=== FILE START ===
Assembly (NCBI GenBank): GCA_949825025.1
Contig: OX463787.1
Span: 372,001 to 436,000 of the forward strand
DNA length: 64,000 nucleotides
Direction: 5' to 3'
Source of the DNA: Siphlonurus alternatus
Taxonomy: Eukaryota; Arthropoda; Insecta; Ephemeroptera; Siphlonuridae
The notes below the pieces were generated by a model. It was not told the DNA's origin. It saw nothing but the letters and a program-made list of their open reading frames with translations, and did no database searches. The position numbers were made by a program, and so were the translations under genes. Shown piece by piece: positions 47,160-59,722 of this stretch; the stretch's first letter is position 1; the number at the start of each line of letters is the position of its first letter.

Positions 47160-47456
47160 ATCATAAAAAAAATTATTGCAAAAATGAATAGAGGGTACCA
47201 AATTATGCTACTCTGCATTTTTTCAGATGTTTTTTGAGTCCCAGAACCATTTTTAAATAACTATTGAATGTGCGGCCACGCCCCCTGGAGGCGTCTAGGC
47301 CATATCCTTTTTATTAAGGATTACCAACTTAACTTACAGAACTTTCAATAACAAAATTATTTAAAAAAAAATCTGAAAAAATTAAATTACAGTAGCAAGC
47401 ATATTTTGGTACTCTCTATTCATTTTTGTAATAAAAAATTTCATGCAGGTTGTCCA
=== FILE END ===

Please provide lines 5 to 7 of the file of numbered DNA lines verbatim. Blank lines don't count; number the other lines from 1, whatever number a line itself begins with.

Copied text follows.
Direction: 5' to 3'
Source of the DNA: Siphlonurus alternatus
Taxonomy: Eukaryota; Arthropoda; Insecta; Ephemeroptera; Siphlonuridae